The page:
Drafted Quarterbacks – Success vs. Draft Slot

This is the first in a series of posts linking to semi-interactive scatter charts made in an attempt to illustrate the value of players selected in the NFL draft, vs. the slot in which the player was drafted.  Here is a screenshot of the chart, with a special line drawn on it: the Cutler Line.

QB Success by Draft Slot

You don’t want to be below the Cutler line. Here is the full chart.

Player Tiers

Cutler joking aside, it is nice how some convenient quarterback tiers emerge from this chart. Here’s how I break them down:

Elite (20+)

There are only three quarterbacks above the 20 line. Tom Brady, Aaron Rodgers, and Drew Brees. This seems about right to me.

Franchise (15-20)

The next tier is generally guys you’re quite happy to have as your quarterback. Matt Ryan, Cam Newton, and Russell Westbrook are at the top of this tier, and Eli Manning and Andrew Luck are at the bottom. Dak Prescott’s rookie year places him solidly at the bottom end of this tier.

“This is Our Guy….Right?” (10-15)

Jay Cutler resides near the bottom of this tier. If your quarterback is down there with him, you’re not a happy camper. You’ve got the kind of quarterback who needs a superior supporting cast to go particuarly far in the playoffs. So below Cutler are guys like Marc Bulger and Ryan Tannehill. Near Cutler we see Joe Flacco, who’s been the beneficiary of some great Ravens teams, Alex Smith, and Ryan Tannehill. Higher up in this tier are some young quarterbacks getting acclimated to the NFL, and guys that really fit the bill like Matt Stafford and Andy Dalton.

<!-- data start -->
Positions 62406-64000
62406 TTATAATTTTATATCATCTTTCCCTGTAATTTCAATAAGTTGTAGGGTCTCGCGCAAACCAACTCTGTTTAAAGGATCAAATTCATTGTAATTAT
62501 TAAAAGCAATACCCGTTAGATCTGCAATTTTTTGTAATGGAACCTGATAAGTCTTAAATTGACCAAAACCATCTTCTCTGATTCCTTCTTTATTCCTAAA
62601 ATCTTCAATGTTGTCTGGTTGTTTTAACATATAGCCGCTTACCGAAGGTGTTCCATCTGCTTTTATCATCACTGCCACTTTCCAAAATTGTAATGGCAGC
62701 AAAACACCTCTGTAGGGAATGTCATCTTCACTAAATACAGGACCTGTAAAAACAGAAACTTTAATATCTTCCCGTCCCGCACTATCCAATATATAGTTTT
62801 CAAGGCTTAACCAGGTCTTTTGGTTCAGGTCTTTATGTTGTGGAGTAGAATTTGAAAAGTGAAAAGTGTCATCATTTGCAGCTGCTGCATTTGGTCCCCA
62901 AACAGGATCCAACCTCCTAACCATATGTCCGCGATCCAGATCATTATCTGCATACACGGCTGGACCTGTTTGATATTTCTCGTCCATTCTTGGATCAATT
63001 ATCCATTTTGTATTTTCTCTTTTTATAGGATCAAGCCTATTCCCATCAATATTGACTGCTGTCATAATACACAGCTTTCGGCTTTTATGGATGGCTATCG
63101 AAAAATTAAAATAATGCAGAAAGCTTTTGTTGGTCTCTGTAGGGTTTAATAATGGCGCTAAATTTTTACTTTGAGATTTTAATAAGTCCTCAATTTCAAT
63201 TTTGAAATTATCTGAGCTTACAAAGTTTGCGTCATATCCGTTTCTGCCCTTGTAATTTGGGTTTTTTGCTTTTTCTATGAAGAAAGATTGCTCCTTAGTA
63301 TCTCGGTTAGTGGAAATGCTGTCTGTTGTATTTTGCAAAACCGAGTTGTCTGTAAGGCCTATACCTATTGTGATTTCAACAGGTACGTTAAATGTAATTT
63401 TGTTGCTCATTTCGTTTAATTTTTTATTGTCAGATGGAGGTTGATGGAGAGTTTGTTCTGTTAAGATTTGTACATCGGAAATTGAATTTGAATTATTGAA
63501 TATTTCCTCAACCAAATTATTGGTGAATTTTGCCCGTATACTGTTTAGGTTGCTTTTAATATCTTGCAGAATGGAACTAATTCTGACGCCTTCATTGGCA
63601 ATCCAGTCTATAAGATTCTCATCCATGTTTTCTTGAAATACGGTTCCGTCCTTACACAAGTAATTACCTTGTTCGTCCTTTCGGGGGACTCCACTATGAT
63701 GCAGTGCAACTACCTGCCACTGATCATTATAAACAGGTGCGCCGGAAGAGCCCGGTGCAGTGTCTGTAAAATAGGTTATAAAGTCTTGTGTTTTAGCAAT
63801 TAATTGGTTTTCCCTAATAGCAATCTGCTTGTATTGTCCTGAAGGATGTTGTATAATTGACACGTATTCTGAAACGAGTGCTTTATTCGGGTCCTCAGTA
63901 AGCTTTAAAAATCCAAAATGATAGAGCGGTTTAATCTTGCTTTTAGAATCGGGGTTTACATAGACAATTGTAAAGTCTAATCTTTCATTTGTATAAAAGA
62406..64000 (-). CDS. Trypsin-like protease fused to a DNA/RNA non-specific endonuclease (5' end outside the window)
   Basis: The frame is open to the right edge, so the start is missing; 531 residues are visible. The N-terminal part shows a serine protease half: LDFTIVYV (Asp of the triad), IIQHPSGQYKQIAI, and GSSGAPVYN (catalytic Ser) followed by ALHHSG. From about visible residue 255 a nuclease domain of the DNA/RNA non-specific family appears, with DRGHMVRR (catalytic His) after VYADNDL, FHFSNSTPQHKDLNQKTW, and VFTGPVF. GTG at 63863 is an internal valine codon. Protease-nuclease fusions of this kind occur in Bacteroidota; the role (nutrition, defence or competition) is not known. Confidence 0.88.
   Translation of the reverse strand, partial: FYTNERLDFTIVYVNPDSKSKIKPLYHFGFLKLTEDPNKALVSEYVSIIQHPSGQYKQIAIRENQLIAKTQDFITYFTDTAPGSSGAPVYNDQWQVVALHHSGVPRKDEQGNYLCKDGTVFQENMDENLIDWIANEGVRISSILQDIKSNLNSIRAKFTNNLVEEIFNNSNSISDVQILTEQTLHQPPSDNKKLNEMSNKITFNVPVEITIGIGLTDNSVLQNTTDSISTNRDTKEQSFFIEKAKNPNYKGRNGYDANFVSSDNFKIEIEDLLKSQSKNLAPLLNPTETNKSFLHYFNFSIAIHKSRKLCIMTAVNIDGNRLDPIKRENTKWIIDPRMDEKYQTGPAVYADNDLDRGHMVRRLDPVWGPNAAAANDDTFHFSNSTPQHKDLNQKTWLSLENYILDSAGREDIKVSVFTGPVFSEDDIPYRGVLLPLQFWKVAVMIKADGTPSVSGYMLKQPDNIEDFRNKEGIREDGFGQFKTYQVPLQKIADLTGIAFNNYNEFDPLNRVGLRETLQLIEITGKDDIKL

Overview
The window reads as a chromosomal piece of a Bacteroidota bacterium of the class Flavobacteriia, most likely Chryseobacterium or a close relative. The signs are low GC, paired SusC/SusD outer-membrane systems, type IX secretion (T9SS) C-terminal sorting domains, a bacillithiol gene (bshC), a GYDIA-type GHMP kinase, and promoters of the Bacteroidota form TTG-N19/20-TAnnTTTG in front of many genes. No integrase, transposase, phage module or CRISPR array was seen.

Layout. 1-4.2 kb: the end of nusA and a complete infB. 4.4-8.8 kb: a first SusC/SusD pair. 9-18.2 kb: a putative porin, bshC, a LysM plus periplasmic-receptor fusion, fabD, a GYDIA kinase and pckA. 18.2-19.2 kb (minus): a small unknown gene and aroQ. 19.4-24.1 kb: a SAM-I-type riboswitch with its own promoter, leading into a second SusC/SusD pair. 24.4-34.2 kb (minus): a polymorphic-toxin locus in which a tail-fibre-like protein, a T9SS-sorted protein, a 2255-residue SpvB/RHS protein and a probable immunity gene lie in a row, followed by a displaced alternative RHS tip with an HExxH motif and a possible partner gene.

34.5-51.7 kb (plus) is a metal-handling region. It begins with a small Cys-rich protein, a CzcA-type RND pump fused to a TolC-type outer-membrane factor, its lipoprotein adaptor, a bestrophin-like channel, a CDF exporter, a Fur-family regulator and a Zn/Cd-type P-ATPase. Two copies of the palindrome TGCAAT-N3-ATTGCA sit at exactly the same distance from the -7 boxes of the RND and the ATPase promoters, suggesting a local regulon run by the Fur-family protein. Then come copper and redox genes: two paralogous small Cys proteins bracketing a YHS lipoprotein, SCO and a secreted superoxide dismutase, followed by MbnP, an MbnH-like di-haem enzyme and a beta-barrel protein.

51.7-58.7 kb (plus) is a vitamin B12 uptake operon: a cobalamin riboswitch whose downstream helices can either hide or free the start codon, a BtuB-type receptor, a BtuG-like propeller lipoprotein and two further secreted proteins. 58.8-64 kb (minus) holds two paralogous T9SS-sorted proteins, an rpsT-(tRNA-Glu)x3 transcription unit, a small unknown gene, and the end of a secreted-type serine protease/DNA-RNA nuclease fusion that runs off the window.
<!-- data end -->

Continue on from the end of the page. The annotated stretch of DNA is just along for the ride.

Suspects Who Played (5-10)

Players below 10 on this chart are mostly journeymen, or flashes in the pan. There may be some ascendant quarterbacks down here, like Kirk Cousins or perhaps Tyrod Taylor, but this is mostly full of Kyle Ortons and Ryan Fitzpatricks.

Here Be Scrubs (0-5)

This is the graveyard where most quarterbacks, even 1st round picks (a plurality of them anyway), end up. It’s first overall flameouts, late rounders who never took a snap, and assorted 22nd overall quarterbacks drafted by the Cleveland Browns.

How Player Value is Calculated

Player Value primarily uses ProFootballReference.com’s Approximate Value metric. The value of a player is the player’s career AV, divided by the number of seasons he’s played, plus a little special sauce added in to reward player longevity and league honors. This metric is not perfect, but it gives a good idea of relative player value. It underrates quarterbacks who do not spend their entire career as starters, or suffer season-long injuries. For example, Kirk Cousins, who spent 3 years largely as a backup, is rated rather poorly by this metric due to those three seasons.

 

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